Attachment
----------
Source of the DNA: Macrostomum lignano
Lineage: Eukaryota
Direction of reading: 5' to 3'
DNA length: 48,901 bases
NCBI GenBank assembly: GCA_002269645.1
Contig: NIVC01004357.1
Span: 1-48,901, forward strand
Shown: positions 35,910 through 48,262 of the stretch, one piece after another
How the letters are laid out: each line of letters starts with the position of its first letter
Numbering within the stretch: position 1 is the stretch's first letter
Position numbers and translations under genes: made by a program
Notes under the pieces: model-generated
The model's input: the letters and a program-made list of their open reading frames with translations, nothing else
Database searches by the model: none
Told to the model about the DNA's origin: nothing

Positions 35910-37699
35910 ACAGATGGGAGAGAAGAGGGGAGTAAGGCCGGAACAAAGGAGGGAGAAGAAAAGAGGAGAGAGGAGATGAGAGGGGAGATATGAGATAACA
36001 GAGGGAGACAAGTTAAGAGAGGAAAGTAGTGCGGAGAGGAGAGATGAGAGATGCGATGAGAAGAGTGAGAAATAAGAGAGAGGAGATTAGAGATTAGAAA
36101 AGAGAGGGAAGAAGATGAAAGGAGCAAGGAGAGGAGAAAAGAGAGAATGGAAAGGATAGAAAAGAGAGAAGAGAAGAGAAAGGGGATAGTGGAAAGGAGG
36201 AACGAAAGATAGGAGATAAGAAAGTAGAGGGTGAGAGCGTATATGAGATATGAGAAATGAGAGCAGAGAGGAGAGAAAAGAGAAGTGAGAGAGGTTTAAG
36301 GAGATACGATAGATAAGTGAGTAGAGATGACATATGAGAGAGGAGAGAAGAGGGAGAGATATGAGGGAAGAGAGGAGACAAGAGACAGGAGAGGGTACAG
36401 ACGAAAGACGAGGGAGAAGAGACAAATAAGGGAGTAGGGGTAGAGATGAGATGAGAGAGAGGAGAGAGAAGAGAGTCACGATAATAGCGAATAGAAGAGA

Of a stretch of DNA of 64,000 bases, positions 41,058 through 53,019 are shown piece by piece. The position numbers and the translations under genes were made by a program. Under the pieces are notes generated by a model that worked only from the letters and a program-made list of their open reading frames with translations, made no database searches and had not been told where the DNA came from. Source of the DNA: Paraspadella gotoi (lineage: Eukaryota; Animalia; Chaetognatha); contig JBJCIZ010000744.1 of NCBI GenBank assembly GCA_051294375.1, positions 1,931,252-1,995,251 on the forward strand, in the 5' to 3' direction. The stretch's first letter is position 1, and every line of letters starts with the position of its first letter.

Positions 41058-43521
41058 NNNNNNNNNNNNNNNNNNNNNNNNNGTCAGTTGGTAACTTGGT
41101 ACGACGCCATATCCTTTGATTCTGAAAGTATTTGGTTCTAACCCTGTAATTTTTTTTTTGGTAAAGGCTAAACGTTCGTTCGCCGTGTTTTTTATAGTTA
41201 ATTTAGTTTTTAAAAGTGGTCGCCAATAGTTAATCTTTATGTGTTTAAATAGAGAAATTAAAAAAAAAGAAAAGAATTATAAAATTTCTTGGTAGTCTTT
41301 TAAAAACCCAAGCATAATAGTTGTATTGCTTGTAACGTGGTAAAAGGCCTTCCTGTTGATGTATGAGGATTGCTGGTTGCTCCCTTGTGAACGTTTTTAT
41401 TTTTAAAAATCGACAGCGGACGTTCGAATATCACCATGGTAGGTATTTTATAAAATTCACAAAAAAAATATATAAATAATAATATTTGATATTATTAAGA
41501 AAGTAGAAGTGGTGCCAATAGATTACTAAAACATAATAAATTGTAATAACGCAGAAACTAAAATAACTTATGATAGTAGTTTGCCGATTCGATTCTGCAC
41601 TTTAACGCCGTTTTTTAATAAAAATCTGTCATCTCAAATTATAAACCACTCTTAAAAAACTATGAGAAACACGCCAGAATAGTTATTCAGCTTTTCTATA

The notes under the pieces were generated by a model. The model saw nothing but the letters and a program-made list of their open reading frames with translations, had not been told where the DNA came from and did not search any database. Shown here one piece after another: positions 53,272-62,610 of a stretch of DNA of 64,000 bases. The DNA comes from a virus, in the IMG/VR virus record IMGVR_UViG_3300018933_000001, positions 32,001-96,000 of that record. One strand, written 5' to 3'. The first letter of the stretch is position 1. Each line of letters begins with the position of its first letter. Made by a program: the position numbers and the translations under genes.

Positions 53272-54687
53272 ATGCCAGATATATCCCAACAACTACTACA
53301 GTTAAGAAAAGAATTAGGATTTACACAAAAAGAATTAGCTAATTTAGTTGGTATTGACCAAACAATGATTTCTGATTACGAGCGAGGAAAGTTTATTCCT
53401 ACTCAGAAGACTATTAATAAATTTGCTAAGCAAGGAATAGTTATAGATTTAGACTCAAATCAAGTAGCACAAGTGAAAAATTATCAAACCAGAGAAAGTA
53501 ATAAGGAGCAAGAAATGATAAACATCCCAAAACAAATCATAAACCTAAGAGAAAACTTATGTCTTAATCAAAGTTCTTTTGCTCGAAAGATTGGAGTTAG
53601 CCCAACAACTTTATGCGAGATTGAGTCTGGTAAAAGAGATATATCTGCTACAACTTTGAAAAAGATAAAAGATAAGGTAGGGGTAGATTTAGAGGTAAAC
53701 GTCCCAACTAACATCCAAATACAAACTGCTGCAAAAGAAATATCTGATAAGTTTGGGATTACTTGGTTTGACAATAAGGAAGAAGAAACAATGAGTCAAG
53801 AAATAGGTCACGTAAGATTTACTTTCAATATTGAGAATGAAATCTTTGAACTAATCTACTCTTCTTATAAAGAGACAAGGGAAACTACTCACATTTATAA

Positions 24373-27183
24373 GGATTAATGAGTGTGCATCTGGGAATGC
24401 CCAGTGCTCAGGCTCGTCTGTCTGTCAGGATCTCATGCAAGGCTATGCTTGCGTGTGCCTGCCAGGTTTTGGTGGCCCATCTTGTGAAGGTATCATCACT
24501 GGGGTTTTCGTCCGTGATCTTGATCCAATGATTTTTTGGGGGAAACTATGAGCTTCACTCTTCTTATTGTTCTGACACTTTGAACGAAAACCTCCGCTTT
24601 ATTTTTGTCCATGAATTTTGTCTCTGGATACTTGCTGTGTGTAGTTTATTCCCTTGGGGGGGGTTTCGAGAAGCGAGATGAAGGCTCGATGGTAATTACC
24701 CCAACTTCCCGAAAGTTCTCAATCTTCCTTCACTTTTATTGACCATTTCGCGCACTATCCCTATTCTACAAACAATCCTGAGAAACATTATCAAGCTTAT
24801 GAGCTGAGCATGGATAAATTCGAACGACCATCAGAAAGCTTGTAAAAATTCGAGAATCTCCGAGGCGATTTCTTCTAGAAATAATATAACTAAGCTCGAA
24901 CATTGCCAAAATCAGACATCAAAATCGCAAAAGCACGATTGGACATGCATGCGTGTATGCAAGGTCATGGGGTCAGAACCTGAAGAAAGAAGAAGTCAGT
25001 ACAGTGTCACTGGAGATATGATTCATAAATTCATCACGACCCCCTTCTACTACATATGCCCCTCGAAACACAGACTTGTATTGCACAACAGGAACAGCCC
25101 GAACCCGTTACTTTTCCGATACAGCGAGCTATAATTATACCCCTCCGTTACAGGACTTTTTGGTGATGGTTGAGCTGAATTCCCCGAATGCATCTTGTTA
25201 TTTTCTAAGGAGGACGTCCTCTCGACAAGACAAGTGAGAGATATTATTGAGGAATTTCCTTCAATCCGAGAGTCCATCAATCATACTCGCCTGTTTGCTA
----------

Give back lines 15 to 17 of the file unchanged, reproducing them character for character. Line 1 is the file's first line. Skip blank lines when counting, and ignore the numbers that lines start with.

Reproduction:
Told to the model about the DNA's origin: nothing

Positions 35910-37699
35910 ACAGATGGGAGAGAAGAGGGGAGTAAGGCCGGAACAAAGGAGGGAGAAGAAAAGAGGAGAGAGGAGATGAGAGGGGAGATATGAGATAACA